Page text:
FORECASTING
Introduction
  • Forecasting demand is like forecasting weather .Sometimes the forecast or prediction fails completely and sometimes its near the predicted value but still not the exact value. Often scientists call forecasting as an educated guess, but even then forecasting helps us to plan our trips and journeys and most importantly we as farmers make use of forecasting to plant, harvest and take precautionary measures.
  • Forecasting in business forms the basis for budgeting and planning for capacity, sales, production, inventory, manpower, purchasing and more.
  • Forecasting allows the manager to anticipate the future so then can plan accordingly. Introduction
  • There are two major uses for forecasts. One is to help the Operations Manager plan the system and the other one is to help him plan the use of the system. These are important concepts different distinct but at the same time closely lined.

Planning the system refers to planning long term plans about the type of products or services to offer, what facilities and equipment to have, where to locate and so on and so forth. Planning the use of the system relates to short range and intermediate range planning which means planning inventory workforce resources, planning of purchasing and production activities, budgeting and scheduling etc.

production and operations management  FORECASTING Introduction

Thus it can be said that planning the systems more of a job of a senior manager, birds eye view and has ORGANIZATIONAL STRATEGY in it where as planning the use of the system is an OPERATIONAL STRATEGY

Business Forecasting is more than just predicting demand. Forecasting is also used to predict profits, revenues, costs, productivity changes, prices and availability of energy and raw materials, interest rates, movements of key economic indicators (GNP, inflation and government loans) and prices of stocks and bonds.

Forecasting is not an exact science. Even with the availability of computers, and algorithms, its unable to make an exact prediction it requires Experience, Managerial Judgment and Technical expertise. General Responsibility lies with the Marketing workforce but to this day not a single marketing forecast has been created without the valuable contribution of the Operations side.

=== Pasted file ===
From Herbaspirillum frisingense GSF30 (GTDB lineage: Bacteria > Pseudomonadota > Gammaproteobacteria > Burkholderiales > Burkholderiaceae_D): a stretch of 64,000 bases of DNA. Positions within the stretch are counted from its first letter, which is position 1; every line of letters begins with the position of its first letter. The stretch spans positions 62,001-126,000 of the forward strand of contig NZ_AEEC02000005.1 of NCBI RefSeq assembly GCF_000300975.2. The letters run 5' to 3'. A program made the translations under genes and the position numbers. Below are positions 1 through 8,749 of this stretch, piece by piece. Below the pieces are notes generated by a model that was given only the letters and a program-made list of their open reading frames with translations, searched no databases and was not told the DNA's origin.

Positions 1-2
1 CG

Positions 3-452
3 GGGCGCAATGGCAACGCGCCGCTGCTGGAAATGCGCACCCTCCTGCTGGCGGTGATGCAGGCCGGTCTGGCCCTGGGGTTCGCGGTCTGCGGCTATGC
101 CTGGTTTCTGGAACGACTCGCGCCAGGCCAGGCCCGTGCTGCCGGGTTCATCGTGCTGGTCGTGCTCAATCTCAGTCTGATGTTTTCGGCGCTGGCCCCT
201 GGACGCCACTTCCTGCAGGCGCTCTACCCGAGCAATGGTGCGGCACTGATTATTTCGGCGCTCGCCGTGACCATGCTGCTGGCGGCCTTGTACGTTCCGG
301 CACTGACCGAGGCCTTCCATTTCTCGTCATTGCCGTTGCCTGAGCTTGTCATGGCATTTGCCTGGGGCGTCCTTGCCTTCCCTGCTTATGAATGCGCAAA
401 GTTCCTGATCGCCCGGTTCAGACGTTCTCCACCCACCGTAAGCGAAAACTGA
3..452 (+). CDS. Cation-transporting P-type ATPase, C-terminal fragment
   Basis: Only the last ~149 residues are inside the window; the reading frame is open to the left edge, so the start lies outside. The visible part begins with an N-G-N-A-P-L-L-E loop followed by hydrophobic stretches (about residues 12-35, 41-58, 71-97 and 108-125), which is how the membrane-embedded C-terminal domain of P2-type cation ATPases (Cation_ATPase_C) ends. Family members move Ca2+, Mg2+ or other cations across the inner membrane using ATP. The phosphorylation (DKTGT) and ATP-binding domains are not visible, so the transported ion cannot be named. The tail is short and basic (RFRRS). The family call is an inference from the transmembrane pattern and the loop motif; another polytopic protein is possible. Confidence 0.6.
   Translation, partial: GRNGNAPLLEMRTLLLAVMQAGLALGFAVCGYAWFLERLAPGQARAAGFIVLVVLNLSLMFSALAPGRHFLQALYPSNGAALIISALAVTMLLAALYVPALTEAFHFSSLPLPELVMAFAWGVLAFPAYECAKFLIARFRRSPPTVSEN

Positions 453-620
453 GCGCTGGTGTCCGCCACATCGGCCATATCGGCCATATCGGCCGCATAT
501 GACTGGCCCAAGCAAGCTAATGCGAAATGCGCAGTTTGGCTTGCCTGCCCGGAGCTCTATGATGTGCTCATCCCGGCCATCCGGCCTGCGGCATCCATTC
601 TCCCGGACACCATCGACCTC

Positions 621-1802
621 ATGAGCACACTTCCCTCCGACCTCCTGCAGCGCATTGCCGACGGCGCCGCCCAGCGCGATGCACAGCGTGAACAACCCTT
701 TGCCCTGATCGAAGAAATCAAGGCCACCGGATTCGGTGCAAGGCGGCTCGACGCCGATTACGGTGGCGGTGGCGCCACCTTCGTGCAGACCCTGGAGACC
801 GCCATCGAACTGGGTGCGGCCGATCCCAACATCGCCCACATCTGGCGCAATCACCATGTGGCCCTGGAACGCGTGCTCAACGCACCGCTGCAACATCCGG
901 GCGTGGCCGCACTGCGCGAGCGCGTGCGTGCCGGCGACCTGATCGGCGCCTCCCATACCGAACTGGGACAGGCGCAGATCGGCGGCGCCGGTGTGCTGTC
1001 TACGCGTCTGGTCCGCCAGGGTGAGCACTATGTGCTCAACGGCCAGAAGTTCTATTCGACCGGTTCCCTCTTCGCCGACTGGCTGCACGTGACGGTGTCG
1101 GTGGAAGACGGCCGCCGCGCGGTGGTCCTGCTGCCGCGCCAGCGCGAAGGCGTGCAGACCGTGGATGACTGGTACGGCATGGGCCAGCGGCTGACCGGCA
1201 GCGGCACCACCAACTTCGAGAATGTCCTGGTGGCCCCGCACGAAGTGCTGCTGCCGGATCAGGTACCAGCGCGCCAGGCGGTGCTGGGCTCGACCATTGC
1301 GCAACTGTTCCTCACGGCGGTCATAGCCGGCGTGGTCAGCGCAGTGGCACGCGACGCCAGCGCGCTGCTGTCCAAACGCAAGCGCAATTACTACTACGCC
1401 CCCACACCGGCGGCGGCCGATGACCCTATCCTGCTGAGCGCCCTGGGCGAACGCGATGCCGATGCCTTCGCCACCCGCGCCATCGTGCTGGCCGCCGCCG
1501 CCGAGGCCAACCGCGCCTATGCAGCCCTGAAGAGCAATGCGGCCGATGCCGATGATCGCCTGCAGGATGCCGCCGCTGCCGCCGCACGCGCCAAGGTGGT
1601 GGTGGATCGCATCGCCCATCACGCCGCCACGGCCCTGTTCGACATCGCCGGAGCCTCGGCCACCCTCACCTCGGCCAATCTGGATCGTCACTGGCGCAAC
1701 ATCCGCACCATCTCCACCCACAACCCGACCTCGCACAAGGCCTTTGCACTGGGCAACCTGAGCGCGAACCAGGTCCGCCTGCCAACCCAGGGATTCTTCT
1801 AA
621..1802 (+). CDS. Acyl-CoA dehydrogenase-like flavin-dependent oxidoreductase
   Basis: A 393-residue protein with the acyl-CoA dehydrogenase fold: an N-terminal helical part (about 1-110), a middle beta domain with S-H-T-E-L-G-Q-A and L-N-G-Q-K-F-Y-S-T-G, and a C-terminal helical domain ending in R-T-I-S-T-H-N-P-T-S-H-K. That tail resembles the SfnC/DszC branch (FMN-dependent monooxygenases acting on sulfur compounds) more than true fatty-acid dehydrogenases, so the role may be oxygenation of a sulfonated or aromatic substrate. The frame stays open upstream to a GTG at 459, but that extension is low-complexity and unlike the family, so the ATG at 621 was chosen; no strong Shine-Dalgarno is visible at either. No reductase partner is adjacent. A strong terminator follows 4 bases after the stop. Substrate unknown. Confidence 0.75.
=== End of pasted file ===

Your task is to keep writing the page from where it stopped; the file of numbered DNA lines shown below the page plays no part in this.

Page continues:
FORECAST:

A statement about the future value of a variable of interest such as resource requirements, capacity planning, SCM and product or service demand.

Forecasts affect decisions and activities throughout an organization

1.  Accounting, finance

2.  Human resources

3.  Marketing

4.  MIS

5.  Operations

6.  Product / service design
Applications of Forecasts

Accounting Cost/profit estimates
Finance Cash flow and funding
Human Resources Hiring/recruiting/training
Marketing Pricing, promotion, strategy
MIS IT/IS systems, services
Operations Schedules, MRP, workloads
Product/service design New products and services

Demand Management

Demand Management


production and operations management  FORECASTING Introduction

Independent Demand: What a firm can do to manage it?

1.  Either be Active or Passive meaning?

2.  Can take an active role to influence demand

3.  Can take a passive role and simply respond to demand

Components of Demand

  • Average demand for a period of time
  • Trend
  • Seasonal element
  • Cyclical elements
  • Random variation
  • Autocorrelation

Finding Components of Demand

Web-Based Forecasting: CPFR Defined

•Collaborative Planning, Forecasting, and Replenishment (CPFR) a Web-based tool used to coordinate demand forecasting, production and purchase planning, and inventory replenishment between supply chain trading partners. You will learn about this in your later part of the semester.

  • Used to integrate the multi-tier or n-Tier supply chain, including manufacturers, distributors and retailers.
  • CPFR’s objective is to exchange selected internal information to provide for a reliable, longer term future views of demand in the supply chain.
  • CPFR uses a cyclic and iterative approach to derive consensus forecasts.

Web-Based Forecasting:

Steps in CPFR

1.  Creation of a front-end partnership agreement

2.  Joint business planning

3.  Development of demand forecasts

4.  Sharing forecasts

5.  Inventory replenishment

  • Assumes causal system( That same system that existed in the past will exist in future, where as in reality unplanned events happen like tax rate increase, introduction of a competitors product or service or natural disasters)
  • Forecasts rarely perfect because of RANDOMNESS (having no specific pattern). Allowances should be made for inaccuracies.
  • Forecasts more accurate for groups vs. individuals naturally because forecasting errors in a group tend to cancel out forecasting errors for individuals.
  • Forecast accuracy decreases as time horizon increases indicating it is safe to make short range forecasts instead of long term forecasts. If you can recall we had talked about Flexible and Agile Corporations in the past.
  • Discuss the requirements of a good forecast.
  • Steps in making a forecast.
  • Fundamental types of forecast.
  • Finer classification of forecast
  • Discuss characteristics of Judgmental Forecasts.
  • Delphi Method.
  • Time Series Analysis.
  • Naïve Forecast.
VN:F [1.9.14_1148]
Rating: 0.0/10 (0 votes cast)
VN:F [1.9.14_1148]
Rating: 0 (from 0 votes)